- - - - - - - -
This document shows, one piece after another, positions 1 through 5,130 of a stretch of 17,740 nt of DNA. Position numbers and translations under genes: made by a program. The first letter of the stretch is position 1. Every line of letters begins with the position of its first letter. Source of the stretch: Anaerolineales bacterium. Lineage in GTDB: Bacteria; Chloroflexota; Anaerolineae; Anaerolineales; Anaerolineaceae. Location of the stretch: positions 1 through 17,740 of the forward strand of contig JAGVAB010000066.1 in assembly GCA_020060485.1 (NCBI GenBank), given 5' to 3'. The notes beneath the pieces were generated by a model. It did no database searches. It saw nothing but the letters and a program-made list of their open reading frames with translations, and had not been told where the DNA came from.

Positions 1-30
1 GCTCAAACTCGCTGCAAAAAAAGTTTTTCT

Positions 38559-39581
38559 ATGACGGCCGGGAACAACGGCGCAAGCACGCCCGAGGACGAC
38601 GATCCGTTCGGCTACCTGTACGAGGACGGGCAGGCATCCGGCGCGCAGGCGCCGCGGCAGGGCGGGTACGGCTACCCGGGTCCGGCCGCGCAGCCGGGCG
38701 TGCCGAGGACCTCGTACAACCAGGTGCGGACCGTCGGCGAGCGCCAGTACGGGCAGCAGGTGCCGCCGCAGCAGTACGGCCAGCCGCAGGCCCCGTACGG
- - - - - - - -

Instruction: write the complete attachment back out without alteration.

This document shows, one piece after another, positions 1 through 5,130 of a stretch of 17,740 nt of DNA. Position numbers and translations under genes: made by a program. The first letter of the stretch is position 1. Every line of letters begins with the position of its first letter. Source of the stretch: Anaerolineales bacterium. Lineage in GTDB: Bacteria; Chloroflexota; Anaerolineae; Anaerolineales; Anaerolineaceae. Location of the stretch: positions 1 through 17,740 of the forward strand of contig JAGVAB010000066.1 in assembly GCA_020060485.1 (NCBI GenBank), given 5' to 3'. The notes beneath the pieces were generated by a model. It did no database searches. It saw nothing but the letters and a program-made list of their open reading frames with translations, and had not been told where the DNA came from.

Positions 1-30
1 GCTCAAACTCGCTGCAAAAAAAGTTTTTCT

Positions 38559-39581
38559 ATGACGGCCGGGAACAACGGCGCAAGCACGCCCGAGGACGAC
38601 GATCCGTTCGGCTACCTGTACGAGGACGGGCAGGCATCCGGCGCGCAGGCGCCGCGGCAGGGCGGGTACGGCTACCCGGGTCCGGCCGCGCAGCCGGGCG
38701 TGCCGAGGACCTCGTACAACCAGGTGCGGACCGTCGGCGAGCGCCAGTACGGGCAGCAGGTGCCGCCGCAGCAGTACGGCCAGCCGCAGGCCCCGTACGG